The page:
Dr. Phyllis Hollenbeck, a primary-care physician, took a job at the Veterans Affairs Medical Center in Jackson, Miss., in 2008 expecting fulfilling work and a lighter patient load than she had in private practice.
What she found was different: 13-hour workdays fueled by large patient loads that kept growing as colleagues quit and were not replaced.
Appalled by what she saw, Hollenbeck filed a whistle-blower complaint and changed jobs.
A subsequent investigation by the Department of Veterans Affairs concluded last fall that the Jackson hospital did not have enough primary-care doctors, resulting in nurse practitioners’ handling far too many complex cases and numerous complaints from veterans about delayed care.
- TCU QB Trevone Boykin among Seahawks' undrafted free agent signings
- Oregon QB Vernon Adams to attend Seahawks rookie mini-camp on a tryout basis
- Bellevue High principal leaves school amid scrutiny of football program
- Seahawks bolster key areas of need on Day 3 of NFL draft
Most Read Stories
“It was unethical to put us in that position,” Hollenbeck said of the overstressed primary-care unit in Jackson. “Your heart gets broken.”
Her complaint is resonating across the Veterans Affairs medical system after the department’s inspector general released findings Wednesday that the Phoenix veterans medical center falsified data about long waiting times for veterans seeking doctor’s appointments.
At the heart of the falsified data in Phoenix, and possibly many other veterans hospitals, is an acute shortage of physicians, particularly primary-care doctors, to handle a patient population swelled by aging veterans from the Vietnam War and younger ones who served in Iraq and Afghanistan, say congressional officials, veterans-affairs doctors and medical-industry experts.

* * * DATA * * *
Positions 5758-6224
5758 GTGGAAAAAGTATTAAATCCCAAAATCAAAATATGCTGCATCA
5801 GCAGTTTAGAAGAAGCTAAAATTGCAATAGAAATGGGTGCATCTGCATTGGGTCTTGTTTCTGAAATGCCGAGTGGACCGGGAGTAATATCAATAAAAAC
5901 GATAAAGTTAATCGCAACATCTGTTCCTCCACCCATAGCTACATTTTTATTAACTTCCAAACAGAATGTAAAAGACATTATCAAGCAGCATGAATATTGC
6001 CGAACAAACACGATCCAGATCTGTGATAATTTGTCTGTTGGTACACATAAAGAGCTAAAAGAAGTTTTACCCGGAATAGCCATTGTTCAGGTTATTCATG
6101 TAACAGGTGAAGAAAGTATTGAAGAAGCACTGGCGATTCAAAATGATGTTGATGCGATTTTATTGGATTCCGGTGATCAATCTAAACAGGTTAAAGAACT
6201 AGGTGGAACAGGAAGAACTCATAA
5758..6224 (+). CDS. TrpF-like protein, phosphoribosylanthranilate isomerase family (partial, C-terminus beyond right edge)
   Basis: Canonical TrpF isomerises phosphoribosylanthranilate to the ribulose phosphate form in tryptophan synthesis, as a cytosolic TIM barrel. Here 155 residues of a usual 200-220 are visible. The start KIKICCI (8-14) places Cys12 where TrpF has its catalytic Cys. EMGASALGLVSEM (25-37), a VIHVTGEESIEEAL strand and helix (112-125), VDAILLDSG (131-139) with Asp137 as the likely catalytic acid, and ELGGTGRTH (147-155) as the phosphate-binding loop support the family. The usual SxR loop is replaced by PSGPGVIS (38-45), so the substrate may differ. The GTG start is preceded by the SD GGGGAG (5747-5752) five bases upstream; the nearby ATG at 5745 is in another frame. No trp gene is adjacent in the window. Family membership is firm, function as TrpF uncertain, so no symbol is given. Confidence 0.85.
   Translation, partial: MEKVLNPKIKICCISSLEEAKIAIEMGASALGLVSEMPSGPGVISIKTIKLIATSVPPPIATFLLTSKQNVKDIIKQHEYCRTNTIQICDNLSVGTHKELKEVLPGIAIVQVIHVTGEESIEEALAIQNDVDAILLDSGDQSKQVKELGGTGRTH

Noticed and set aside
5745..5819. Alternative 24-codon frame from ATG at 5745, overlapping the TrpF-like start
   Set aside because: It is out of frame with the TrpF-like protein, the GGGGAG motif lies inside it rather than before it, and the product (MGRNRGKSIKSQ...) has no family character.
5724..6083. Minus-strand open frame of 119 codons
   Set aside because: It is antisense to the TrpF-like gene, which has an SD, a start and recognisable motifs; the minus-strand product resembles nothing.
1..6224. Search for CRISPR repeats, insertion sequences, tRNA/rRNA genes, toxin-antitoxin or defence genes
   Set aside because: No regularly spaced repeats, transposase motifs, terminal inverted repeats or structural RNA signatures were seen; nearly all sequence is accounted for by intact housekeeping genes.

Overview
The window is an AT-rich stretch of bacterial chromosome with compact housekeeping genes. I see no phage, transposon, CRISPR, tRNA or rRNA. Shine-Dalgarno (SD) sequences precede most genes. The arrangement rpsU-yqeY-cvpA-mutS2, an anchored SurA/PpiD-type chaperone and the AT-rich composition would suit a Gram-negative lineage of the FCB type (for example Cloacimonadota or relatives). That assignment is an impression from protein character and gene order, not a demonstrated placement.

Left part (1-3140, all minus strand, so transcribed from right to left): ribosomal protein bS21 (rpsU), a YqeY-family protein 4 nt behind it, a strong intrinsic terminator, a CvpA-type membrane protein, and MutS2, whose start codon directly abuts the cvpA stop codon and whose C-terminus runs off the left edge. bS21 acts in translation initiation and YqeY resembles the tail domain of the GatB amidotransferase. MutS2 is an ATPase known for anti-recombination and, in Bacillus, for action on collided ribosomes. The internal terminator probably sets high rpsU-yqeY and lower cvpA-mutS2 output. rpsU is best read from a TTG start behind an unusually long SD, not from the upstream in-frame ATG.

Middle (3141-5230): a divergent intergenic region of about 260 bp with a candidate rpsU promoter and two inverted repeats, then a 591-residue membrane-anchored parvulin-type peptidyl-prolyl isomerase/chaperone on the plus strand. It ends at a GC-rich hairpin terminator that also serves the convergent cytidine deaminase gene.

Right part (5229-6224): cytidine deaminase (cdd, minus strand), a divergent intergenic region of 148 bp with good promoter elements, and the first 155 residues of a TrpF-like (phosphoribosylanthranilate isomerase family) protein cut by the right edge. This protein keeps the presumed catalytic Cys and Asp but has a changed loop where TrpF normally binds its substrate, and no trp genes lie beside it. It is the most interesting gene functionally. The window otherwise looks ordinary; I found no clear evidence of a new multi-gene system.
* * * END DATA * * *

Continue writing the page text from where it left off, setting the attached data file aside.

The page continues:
The department says it is trying to fill 400 vacancies to add to its roster of primary-care doctors, which last year numbered 5,100.
“The doctors are good, but they are overworked and they feel inadequate in the face of the inordinate demands made on them,” said Sen. Richard Blumenthal, D-Conn., a member of the Senate Veterans Affairs Committee.
The inspector general’s report pointed to another factor that may explain why hospital officials in Phoenix and elsewhere might have falsified wait-time data: pressures to excel in the annual performance reviews used to determine raises, bonuses, promotions and other benefits.
Instituted widely 20 years ago to increase accountability for weak employees and reward strong ones, those reviews and their attendant benefits may have become perverse incentives for manipulating wait-time data, some lawmakers and experts say.
Rep. Jeff Miller, R-Fla., chairman of the House Veterans Affairs Committee, said whistle-blowers at a number of veterans hospitals had told his staff they would be threatened if they failed to alter data to make patient-access numbers look good for supervisors, one reason he has called for a criminal investigation of the VA hospital system.
The precise role incentives and performance reviews might have played in falsifying waiting-list data remains unclear.